Polyphasic characterization of antibiotic resistant and virulent Enterococci isolated from animal feed and stored-product insects



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Kansas State University


Feed samples and live stored-product insects from feed mills and swine farms were collected and cultured for Enterococcus spp. The mean concentration of enterococci in insect and feed were 2.7 ± 0.5 × 101 cfu/insect and 6.3 ± 0.7 × 103 cfu/g respectively. A total of 362 isolates of enterococci collected from 89 feed samples and 228 stored-product insects were identified to the species level using PCR. These isolates were represented by Enterococcus casseliflavus (53.0%), E. gallinarum (20.4%), E. faecium (16.2%), E. hirae (5.2%), and E. faecalis (5.0%). Enterococci were phenotypically resistant to tetracycline (48.0%), erythromycin (14.3%), streptomycin (16.8%), kanamycin (12.1%), ciprofloxacin (11.0%), ampicillin (3.3%), and chloramphenicol (1.1%). All isolates were susceptible to vancomycin and gentamicin. Tetracycline resistance was encoded by tetM (50.0%), tetO (15.1%), tetK (0.5%), tetS (0.2%) and other unknown tetracycline determinants. Enterococci carried virulence genes including gelatinase (gelE; 21.5%), an enterococcus surface protein (esp; 1.9%), and cytolysin (cylA; 2.2%). An aggregation substance (asa1) gene was detected in 61.0% of E. faecalis isolates. Fifty perncet of E. faecalis isolates were phenotipically tested positive for aggregation substances. Enterococci with cylA genes were hemolytic (52.0%) and with gelE genes were gelatinolytic (18.5%). The ermB gene, encoding erythromycin resistance was detected in 8.8% of the total isolates. The Tn916/1545 family of conjugative transposons was detected in 10.7% of the isolates. Laboratory experiments showed that adults of the red flour beetle, Tribolium castaneum (Herbst), fed on poultry and cattle feeds inoculated with E. faecalis OG1RF:pCF10, were able to successfully acquire enterococci and contaminate sterile poultry and cattle feeds. To assess the potential of horizontal gene transfer, conjugation assays were carried out with E. faecalis using a donor (wild strains) and recipient (E. faecalis OG1SSP) in ratio of 1:10. Only one isolate (1 out of 18 E. faecalis) could transfer tetM to a recipient using broth mating. However, filter mating assay, followed by PCR confirmation revealed that 89.0% (16 out of 18 E. faecalis) of isolates could transfer tetM to E. faecalis. Transfer ratios of transconjugant per recipients ranged from 2.6 × 10-4 to 1 × 10-9. In summary, feed (52.0%) and stored-product insects (41.6%) collected from feed mills and swine farms carried antibiotic-resistant and potentially virulent enterococci. Our study showed that T. castaneum, a pest commonly associated with feed, served as a potential vector for enterococci in the feed environment. Conjugation assays followed by PCR confirmed presence of the tetM gene on a mobile genetic element(s) such as Tn916 and may be horizontally transferred to other Enterococcus species and to other bacteria of clinical significance.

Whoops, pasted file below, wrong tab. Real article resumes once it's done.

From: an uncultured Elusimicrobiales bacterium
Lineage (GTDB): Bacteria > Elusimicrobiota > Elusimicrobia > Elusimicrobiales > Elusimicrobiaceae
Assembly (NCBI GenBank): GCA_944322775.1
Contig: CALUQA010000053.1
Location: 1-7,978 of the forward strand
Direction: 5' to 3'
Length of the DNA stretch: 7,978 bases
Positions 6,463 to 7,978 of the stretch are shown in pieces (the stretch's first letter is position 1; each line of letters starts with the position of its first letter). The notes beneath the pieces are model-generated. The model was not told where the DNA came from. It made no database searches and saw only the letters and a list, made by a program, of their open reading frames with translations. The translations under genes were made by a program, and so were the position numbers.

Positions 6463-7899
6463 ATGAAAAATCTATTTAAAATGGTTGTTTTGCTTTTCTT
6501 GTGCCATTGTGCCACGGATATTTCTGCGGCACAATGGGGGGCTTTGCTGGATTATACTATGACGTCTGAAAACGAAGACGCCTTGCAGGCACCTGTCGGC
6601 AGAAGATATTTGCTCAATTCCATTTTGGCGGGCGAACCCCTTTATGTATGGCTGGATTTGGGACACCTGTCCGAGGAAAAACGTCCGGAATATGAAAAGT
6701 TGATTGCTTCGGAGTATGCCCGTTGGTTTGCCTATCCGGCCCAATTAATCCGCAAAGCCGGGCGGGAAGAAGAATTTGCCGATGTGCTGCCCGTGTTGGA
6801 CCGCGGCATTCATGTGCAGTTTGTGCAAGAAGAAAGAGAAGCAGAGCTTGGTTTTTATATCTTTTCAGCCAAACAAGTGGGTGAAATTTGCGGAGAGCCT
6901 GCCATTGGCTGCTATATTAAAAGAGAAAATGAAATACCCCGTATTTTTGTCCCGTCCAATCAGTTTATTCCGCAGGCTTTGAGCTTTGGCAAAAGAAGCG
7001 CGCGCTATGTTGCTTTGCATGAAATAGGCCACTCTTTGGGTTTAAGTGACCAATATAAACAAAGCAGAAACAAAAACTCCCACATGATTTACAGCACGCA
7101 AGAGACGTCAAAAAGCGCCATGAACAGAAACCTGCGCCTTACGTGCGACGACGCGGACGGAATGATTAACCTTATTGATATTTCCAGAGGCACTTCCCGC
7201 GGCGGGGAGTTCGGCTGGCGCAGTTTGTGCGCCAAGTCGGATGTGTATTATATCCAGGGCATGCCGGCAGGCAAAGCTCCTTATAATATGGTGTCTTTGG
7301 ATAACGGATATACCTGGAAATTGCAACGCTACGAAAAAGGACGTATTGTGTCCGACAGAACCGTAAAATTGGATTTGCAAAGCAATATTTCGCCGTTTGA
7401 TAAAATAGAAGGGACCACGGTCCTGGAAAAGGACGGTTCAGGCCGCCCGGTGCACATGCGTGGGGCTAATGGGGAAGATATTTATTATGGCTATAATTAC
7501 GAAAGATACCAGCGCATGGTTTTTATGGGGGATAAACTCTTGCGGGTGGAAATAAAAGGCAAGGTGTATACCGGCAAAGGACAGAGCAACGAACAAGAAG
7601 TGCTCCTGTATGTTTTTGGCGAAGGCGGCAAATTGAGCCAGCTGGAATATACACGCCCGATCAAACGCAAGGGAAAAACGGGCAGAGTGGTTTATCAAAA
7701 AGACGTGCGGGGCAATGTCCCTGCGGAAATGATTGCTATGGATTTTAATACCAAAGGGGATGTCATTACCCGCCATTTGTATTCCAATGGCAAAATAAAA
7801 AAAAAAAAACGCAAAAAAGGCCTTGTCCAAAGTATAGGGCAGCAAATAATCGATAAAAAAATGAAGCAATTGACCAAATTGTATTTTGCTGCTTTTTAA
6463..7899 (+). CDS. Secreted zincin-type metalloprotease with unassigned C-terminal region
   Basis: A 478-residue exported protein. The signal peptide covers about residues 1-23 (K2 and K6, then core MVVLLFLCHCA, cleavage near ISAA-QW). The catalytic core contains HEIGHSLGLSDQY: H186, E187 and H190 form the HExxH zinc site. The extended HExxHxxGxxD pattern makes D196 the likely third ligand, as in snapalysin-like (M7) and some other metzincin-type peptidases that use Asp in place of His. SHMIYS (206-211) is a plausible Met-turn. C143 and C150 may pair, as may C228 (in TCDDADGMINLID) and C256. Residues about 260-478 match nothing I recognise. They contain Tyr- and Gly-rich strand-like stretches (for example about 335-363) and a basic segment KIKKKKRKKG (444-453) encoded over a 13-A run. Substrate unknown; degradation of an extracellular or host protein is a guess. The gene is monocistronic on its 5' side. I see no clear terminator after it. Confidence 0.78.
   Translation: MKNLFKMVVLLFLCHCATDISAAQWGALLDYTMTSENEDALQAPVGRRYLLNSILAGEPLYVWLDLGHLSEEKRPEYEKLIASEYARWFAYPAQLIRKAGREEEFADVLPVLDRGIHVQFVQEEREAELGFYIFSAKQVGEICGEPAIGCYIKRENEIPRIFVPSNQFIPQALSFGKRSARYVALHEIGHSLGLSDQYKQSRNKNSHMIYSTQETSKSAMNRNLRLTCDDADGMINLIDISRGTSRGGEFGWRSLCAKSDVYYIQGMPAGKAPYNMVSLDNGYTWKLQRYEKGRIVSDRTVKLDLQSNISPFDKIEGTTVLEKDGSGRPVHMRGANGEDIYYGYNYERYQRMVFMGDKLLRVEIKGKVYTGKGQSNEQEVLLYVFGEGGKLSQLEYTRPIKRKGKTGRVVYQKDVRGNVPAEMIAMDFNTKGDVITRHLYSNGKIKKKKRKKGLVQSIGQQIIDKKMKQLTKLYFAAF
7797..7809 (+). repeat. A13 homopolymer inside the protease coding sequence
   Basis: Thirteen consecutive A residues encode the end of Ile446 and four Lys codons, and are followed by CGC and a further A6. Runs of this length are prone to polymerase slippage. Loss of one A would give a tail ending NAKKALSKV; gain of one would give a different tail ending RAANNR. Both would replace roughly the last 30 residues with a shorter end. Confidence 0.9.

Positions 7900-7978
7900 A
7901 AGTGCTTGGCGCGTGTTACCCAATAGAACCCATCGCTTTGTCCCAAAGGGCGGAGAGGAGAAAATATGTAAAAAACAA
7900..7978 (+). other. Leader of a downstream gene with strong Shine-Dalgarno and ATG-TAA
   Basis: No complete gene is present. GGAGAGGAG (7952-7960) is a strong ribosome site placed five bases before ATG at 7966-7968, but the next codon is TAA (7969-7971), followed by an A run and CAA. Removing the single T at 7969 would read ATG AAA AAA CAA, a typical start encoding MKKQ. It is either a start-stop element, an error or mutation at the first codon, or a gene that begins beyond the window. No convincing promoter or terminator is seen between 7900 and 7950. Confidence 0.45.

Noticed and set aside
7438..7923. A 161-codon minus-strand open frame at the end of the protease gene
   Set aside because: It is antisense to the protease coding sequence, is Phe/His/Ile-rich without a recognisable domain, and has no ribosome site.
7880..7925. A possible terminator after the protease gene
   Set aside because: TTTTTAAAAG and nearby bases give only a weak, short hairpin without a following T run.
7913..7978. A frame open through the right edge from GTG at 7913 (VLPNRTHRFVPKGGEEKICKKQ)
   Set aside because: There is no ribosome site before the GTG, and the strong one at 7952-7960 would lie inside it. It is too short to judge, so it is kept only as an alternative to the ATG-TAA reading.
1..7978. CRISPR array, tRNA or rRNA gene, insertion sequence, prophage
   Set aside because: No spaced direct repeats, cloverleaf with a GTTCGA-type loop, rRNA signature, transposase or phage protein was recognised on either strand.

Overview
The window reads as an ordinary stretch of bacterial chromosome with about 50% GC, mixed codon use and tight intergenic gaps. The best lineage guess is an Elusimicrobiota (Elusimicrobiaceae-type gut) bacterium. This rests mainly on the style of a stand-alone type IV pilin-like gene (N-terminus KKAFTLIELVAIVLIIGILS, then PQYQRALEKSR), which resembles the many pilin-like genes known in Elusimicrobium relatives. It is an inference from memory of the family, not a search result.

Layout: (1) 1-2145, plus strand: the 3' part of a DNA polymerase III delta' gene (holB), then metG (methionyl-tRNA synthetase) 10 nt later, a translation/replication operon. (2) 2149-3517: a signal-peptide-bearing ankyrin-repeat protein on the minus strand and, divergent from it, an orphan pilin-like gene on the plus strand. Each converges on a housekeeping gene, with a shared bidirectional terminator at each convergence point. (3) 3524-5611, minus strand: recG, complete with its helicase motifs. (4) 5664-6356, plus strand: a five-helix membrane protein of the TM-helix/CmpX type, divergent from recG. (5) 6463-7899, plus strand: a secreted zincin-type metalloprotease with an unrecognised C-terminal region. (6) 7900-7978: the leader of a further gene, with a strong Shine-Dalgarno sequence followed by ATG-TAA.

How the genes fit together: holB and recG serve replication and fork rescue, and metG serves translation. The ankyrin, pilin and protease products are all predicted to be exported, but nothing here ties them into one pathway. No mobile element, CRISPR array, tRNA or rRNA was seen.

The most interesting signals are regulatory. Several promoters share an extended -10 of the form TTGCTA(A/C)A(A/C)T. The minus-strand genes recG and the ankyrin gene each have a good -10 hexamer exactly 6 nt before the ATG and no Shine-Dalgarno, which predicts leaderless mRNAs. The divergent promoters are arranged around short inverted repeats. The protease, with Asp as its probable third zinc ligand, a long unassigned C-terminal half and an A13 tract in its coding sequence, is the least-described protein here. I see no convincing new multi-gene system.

Enterococci, Antibiotic resistance, virulence, animal feed, stored-product insects

Graduation Month



Doctor of Philosophy


Department of Grain Science and Industry

Major Professor

Subramanyam Bhadriraju; Ludek Zurek